How Transgender Women Can Help You Understand White Male Privilege Expressed As Rage

Paula Williams blog
Photo: TEDx Mile High via YouTube

“The call toward authenticity has all the subtlety of a smoke alarm.”

So says Paula Stone Williams. She was once a former corporate senior executive, pastor, evangelist while presenting male…Then she transitioned into “Paula”, her authentic self.

And lost everything but her authenticity, humor and keen insight.

Authenticity calls all of us. Some hear that call better than others and benefit in the listening.

But once the call is heard, then heeded, one becomes an amplifier of it for others.

Paula has become exactly that.

“The call to authenticity is sacred, it’s holy, it’s for the greater good.” She says.

The call also connects us all, offering species-level transformational potential. The more who are transformed by it, the more room is made for others’ transformation.

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Paula’s TEDx talk landed in my inbox with perfect timing.

I mentioned two weeks ago on our IN YOUR FACE show (Mondays at 5:30 pst), a conversation I had with what at first sounded like a transphobe. Even though Billy is “grossed out” by trans women, I was impressed with his willingness to be vulnerable, his articulate arguments, and his willingness to chat instead of doing a dump and run on our YouTube Show’s comments section.

This weekend though, our conversation turned for the worse.

It’s hard to have a long conversation about transgender people without bringing up obvious parallels between what transgender people are going through and what other minorities have experienced. So it was natural for me to do that.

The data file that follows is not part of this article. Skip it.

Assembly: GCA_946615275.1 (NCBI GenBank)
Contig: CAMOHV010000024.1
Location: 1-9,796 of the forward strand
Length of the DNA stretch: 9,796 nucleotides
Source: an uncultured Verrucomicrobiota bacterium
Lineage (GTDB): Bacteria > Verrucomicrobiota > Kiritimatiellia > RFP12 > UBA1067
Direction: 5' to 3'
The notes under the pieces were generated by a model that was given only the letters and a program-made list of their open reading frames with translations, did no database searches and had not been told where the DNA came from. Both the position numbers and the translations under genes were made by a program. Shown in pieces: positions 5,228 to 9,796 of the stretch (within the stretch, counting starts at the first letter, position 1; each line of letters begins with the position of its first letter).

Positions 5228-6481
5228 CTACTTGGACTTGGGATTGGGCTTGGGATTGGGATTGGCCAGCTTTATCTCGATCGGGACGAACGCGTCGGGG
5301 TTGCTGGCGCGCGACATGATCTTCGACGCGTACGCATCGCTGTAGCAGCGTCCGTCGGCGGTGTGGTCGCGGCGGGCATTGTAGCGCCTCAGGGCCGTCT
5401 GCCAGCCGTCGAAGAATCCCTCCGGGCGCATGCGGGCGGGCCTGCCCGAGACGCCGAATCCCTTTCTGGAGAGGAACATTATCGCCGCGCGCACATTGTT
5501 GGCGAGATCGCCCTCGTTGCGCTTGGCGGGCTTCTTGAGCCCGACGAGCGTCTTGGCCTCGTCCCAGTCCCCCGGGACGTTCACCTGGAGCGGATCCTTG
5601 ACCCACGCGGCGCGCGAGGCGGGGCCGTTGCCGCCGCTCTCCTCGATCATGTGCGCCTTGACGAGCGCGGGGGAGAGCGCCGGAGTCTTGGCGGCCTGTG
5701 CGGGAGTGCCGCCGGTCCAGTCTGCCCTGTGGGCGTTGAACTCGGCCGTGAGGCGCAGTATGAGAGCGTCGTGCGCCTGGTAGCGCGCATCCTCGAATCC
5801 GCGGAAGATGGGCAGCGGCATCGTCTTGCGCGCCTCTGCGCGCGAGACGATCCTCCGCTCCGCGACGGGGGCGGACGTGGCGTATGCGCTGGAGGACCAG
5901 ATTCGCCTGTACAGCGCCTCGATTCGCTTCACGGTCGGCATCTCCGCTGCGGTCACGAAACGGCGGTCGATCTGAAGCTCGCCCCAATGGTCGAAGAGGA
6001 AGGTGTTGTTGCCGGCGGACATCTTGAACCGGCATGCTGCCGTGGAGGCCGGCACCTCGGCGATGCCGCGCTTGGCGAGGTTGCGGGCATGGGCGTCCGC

In doing so, I referred to the browning of America and the benefits a renewed balance to resource access will have on race matters in the United States, and by extension, to transgender people.

That pushed Billy’s buttons.

Thankfully, he’s still willing to chat. Paula’s lessons shared from her male privilege experiences, or rather the loss of them, came – with perfect timing – into my life. They helped me better understand where Billy was coming from, why he was so rage-inspired, and allowed me to be more gracious in the receiving of his vitriol.

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There are so many benefits transgender people bring to the world. Paula’s influence on my conversation with Billy is a small, but apt demonstration.

You might argue that it’s better to transition when young. And while I agree with that for many reasons, benefits come from transitioning late in life too.

For those folks, Paula offers an example of how late-blooming can be just as awesome as blooming early.

Spending a long time presenting as male affords a magnificent inside view of male privilege.

It can be shocking post-transition to lose all that privilege. But it also can be used as a powerful sociological transformational path to authenticity for self and others.

Paula clearly has successfully stepped into that with grace and humor.

And here is where late-blooming transgender women such as Paula can have a huge influence on others: by sharing their personal experience in an authentic way to transform the species for the better, they become greater than themselves.

I think that’s the kind of impact we all want to have, but many miss the chance.

Watch her TEDx talk here.